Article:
In the kitchen, I panelled and painted the existing units, which were of very high quality but dated and we then had someone make further units to bring it into a cohesive and workable arrangement. The wooden table was my great grandmothers and I would not part with it for the world.

I also cleaned all the beams that were painted black, striped sanded and waxed the floor and patched and repaired the lime plaster walls, finally painting in limewash and over painting with coloured limewash to achieve the look in this bedroom below.  This was the most sensitive bedroom to do, due to the frieze.  I purchased two cheap units at £5 each and applied a paint finish to them and used them as bedside tables.  I also painted the bed and the wardrobe in this room.

We then had the garden to sort out and the hedges were layered and shrubbery was pruned and the lawn was worked on and a gravel drive way was laid and gates fitted.  We also had to fence and add a new gate to the paddock.   We sometimes questioned our sanity about taking on such a huge project and there were tears and frustration along the way but I have to say that if I had the same energy, I would do it all again without question.  The house embraced you and for all its age and history, it never felt cold or strange just warm and welcoming.

However, we had had this long cherished dream of moving to France and we had kept it in the front of our minds for years and so eventually we sold our wonderful old home and moved to France where we are still in the process of trying to complete our home over here but that is a story on its own. 

If I was to grade my homes, my favourite village would be Hough on the Hill, my favourite house would be Castle Farm but my favourite location France!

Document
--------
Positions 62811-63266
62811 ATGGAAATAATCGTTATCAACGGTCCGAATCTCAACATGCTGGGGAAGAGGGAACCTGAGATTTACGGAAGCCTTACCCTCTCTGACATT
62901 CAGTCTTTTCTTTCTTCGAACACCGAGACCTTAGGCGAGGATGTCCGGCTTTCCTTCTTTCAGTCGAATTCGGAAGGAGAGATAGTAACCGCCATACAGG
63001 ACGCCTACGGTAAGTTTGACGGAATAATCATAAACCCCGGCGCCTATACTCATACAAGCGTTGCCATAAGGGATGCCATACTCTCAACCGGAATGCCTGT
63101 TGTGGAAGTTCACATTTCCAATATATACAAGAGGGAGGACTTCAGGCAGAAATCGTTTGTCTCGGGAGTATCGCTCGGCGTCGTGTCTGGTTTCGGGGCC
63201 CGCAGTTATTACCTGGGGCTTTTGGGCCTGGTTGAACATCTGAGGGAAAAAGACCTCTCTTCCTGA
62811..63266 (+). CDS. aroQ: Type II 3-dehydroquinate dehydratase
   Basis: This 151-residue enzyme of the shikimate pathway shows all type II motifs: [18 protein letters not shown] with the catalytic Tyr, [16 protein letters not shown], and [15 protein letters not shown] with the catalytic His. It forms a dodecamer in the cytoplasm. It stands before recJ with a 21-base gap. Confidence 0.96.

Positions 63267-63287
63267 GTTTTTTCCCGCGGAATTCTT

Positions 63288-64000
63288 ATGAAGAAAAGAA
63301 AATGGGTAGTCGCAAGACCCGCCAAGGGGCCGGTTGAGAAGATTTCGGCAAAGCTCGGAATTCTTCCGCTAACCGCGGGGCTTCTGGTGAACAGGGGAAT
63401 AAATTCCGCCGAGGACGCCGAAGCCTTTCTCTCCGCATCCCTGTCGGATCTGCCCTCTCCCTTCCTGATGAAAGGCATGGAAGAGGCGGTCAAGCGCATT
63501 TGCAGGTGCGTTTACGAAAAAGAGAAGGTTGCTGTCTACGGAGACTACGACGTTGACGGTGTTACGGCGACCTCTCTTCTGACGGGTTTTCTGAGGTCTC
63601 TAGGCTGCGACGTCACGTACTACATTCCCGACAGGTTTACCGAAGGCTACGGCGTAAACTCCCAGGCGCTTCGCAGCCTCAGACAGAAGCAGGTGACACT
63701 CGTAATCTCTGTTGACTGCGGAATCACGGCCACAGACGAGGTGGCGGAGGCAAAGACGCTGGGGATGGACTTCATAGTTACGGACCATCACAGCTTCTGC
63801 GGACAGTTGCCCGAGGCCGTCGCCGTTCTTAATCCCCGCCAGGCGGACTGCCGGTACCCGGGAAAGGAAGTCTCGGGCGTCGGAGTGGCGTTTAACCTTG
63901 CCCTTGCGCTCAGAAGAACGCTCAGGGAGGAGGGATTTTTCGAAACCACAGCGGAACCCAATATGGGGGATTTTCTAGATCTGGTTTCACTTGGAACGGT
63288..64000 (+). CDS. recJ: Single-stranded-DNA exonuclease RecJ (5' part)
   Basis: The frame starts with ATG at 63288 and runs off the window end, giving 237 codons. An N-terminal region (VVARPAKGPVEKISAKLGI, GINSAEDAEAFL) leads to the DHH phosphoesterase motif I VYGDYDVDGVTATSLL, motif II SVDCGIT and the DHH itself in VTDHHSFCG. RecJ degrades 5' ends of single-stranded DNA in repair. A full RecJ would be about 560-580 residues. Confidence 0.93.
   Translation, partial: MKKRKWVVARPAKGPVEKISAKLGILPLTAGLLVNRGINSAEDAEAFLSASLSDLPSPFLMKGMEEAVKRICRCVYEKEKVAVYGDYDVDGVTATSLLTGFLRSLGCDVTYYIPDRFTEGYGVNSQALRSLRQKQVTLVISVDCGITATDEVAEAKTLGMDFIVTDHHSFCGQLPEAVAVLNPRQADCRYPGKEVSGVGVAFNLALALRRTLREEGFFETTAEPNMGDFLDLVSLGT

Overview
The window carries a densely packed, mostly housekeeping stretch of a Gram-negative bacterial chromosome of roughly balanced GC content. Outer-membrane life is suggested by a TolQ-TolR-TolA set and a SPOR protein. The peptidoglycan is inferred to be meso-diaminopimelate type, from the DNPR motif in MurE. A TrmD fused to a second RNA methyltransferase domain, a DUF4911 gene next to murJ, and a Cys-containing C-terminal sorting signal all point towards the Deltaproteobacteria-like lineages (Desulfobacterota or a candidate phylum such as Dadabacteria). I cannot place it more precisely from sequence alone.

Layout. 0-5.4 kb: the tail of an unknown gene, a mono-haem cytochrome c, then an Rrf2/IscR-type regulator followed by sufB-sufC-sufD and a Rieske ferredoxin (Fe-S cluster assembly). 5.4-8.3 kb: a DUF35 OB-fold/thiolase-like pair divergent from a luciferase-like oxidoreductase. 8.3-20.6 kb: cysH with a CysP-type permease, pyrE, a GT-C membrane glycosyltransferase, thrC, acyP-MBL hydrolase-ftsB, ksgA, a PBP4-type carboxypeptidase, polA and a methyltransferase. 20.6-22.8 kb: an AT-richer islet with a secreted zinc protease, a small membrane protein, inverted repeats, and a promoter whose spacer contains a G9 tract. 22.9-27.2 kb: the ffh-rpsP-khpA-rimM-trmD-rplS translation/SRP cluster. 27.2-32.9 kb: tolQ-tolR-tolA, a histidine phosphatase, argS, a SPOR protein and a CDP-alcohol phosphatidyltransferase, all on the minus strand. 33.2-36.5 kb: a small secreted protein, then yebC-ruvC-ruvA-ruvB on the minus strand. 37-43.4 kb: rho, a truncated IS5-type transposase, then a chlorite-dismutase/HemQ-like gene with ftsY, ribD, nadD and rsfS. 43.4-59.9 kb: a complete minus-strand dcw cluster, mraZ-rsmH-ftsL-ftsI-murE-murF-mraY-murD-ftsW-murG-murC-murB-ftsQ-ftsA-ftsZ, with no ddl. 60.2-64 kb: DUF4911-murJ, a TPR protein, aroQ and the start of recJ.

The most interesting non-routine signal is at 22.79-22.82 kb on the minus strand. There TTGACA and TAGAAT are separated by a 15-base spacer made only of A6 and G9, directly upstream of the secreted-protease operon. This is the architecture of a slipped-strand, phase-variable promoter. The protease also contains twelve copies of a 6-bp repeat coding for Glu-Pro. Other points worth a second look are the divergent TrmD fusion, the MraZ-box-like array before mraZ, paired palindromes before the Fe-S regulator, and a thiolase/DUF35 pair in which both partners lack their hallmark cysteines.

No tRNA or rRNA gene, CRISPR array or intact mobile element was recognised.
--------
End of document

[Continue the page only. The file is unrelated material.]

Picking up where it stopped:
I have been self indulgent in telling you about my homes and for that I apologise but I enjoyed doing it and I hope that maybe you will enjoy reading it.

Sorry for the photographs but they are copies of real photographs, as I did not have a digital camera back then.

Have a wonderful weekend.


  1. Hello Janette:
    Well, we have been fascinated to read of all your houses and the huge amount of effort and energy, not to say money, that you have lovingly given to each of them to create a home. And, you certainly did succeed with each of them which, even from the rather blurry pictures we can see were absolutely transformed by you.

    However,we are certain that the best is yet to come. For, as they say, location is everything and at last you find yourselves in the place you really do wish to be.

  2. Thank you very much. The only problem now being engery levels, if only we were 20 years younger again!

  3. Evening Janette,
    Firstly, I am honoured by your mention!

    What wonderful properties you have lived in. The effort put ino making them your home is evident. We too have lived in wrecks whilst refurbishing, it's no picnic! I am filled with admiration.

    Ahhh to be 20 years younger. We feel the same. We could achieve so much more if the years would fade away.

    We have just finished watching the Eurovision song contest. Three hours of our lives gone forever. I don't know why we fall for it but watch every year. Someone has to!


  4. Didn't watch it as we were early to bed and early(ish) to rise. Off to Millau today and if things work out down to the Med to visit a couple of huge vide greniers/brocantes. Have a great Sunday xxx